Menstrual Mayhem: Maneaters #1 by Chelsea Cain

Written by Chelsea Cain
Line Art by Kate Niemczyk
Color Art by Rachelle Rosenberg
Letters by Joe Caramagna
Published by Image

Ah, puberty. It's not a fun time in any young woman's life, but in the world of Chelsea Cain and company's new series Maneaters, the arrival of shark week leads to a lot more than just ruined underwear. A rash of killings by giant cats leads to the discovery that menstruation causes teenage girls to transform into werecats through the power of mutated toxoplasmosis virus. (If this seems scientifically implausible, you should really just relax.)

The first issue focuses on Maude, a typical Portland teen with a homicide detective father. Although cat attacks have dwindled to nearly nothing due to menses-suppressing birth control being put in the water supply, every so often one slips through. Within the first few pages of the comic, this seems to have happened again, and Maude's dad is forced to call in the dwindling special forces designed to deal with the girls-turned-werecats, the Strategic Cat Apprehension Team (a.k.a. S.C.A.T.). The rest of the issue deals with both the history and present-day reality of this menstrual mayhem.

This installment is mostly expository, but despite that manages to be both comedic and right on the nose in terms of making a statement about society's reaction to menstruation even in our current werecat-free world. Little background details like a protest sign asking "What Bleeds for Seven Days and Doesn't Die?" link Maneaters with our misogynistic present, where periods are still too often shrouded in mystery and a Victorian Era-like reticence to discuss biological reality. (Why else do ads for tampons and pads show blue liquid as a stand-in for blood, or more often, fail to show the products they're selling at all?) And what better animal for budding women to become than cats, a pet associated with witches and crazy cat ladies? The metaphor isn't exactly subtle, but this isn't a subtle comic, it's a get-in-your-face riot grrrl kind of statement.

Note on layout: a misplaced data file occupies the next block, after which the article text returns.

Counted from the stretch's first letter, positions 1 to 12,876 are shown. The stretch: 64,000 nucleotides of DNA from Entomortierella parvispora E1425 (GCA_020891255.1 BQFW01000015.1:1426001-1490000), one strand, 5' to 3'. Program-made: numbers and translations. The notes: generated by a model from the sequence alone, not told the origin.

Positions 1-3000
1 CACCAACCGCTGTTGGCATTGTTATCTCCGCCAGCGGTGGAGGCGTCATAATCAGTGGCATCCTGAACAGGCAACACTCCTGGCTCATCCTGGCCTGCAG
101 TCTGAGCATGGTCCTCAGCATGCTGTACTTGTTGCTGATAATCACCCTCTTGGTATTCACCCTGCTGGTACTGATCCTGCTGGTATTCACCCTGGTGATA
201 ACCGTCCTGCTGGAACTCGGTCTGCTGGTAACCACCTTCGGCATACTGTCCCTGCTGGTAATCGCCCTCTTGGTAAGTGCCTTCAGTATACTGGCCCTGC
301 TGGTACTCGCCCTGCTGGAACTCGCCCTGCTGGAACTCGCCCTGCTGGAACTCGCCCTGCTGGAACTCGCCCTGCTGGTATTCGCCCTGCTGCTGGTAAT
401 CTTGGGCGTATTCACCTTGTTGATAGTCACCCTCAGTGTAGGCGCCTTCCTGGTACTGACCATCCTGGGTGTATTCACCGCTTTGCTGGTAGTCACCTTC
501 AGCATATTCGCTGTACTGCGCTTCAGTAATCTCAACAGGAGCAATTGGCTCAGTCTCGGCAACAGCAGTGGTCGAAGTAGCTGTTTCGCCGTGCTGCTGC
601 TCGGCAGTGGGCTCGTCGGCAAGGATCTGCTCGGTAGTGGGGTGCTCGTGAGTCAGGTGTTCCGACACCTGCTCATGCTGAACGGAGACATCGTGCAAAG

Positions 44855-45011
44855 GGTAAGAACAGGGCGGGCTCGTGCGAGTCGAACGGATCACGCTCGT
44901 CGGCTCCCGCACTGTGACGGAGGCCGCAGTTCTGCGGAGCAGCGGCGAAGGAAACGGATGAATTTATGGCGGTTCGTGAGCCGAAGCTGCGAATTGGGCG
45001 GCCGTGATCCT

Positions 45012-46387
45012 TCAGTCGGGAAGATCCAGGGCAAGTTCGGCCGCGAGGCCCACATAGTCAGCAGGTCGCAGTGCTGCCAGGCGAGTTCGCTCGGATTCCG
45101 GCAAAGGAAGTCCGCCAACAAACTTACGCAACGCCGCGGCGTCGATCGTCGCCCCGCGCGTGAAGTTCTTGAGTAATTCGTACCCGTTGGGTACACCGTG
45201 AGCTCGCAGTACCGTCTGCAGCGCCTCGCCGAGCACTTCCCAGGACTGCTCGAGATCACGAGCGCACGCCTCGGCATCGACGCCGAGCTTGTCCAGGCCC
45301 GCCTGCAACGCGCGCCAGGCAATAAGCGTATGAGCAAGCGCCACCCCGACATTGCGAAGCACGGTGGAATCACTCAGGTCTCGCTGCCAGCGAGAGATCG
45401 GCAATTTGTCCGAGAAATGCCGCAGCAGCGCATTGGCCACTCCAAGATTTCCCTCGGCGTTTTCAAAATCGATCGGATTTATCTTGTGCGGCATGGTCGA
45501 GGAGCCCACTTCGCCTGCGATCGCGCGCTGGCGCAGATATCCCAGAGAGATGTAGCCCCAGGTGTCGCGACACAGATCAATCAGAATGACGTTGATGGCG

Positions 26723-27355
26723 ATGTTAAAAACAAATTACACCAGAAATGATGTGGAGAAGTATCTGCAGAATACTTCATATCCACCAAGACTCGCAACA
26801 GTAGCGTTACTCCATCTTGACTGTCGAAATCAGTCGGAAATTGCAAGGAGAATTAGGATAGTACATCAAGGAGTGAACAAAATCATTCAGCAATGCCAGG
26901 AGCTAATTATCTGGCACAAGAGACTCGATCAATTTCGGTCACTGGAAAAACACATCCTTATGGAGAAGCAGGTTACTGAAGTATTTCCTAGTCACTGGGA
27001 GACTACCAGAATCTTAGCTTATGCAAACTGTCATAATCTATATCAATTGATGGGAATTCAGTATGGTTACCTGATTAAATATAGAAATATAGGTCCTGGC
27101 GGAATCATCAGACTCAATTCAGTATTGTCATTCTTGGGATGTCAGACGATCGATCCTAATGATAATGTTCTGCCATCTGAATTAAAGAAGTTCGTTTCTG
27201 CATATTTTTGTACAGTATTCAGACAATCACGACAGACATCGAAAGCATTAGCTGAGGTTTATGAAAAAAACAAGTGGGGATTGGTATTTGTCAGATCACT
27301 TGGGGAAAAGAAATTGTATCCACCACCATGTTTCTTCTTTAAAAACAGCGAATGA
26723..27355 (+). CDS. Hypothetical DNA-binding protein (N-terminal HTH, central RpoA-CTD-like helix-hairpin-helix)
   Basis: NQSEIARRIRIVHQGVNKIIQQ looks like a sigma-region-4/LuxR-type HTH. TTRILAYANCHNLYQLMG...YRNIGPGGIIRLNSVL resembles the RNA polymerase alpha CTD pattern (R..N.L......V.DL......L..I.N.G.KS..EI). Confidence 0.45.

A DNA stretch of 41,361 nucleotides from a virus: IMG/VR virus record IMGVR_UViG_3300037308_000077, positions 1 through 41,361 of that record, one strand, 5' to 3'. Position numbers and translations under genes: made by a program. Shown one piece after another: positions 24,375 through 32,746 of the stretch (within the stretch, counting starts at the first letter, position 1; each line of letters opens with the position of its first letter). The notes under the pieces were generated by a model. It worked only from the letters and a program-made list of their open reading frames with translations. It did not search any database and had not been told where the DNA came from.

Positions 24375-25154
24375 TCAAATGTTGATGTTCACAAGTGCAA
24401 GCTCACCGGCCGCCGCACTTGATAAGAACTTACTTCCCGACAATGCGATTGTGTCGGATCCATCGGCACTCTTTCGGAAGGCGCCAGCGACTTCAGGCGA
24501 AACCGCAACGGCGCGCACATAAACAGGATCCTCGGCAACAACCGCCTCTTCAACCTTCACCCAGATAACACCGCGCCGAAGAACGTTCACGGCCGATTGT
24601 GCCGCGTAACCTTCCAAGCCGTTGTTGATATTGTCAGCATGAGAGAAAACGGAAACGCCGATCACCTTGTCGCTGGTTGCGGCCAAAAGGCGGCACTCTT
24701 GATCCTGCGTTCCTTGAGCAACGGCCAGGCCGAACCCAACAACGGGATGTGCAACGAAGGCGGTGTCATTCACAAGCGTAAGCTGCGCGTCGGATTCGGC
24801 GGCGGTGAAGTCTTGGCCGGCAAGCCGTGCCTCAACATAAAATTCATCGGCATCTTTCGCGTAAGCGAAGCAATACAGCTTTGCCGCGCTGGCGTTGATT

Kate Niemczyk's art features a varied template of panel sizes and the occasional splash page, a flow that helps keep the story moving. The figures of the teenage girls themselves are also varied in terms of body shape and color, showing that it's not just one type of woman that's a victim of both the werecat transformation and the resulting anti-female state oppression, but everyone who gets a visit from Aunt Flo. Colorist Rachelle Rosenberg transitions easily between the bright, cheery colors of Maude's bedroom and the dark, sinister look of the anti-werecat protests. The art plays with the form at times, such as when bloodstains drift beyond the confines of the panels. I also laughed at the fake ads and flyers scattered throughout the comic, such as a "cat attack incident report" and a full-page ad for certified estrogen-free bottled water for males. If you hurry, you can probably get one of the variant glitter covers, which show three sparkly paws raised and ready for revolt.

Maneaters #1 is a super-funny, yet very political read that's perfect for any woman or menstruation-tolerating man. Now that the background material is out of the way, I'm really interested in seeing where this goes next, especially after the wham line that comes on the very last page of the comic. The world may have tried to "end the cycle," but pussy grabs back.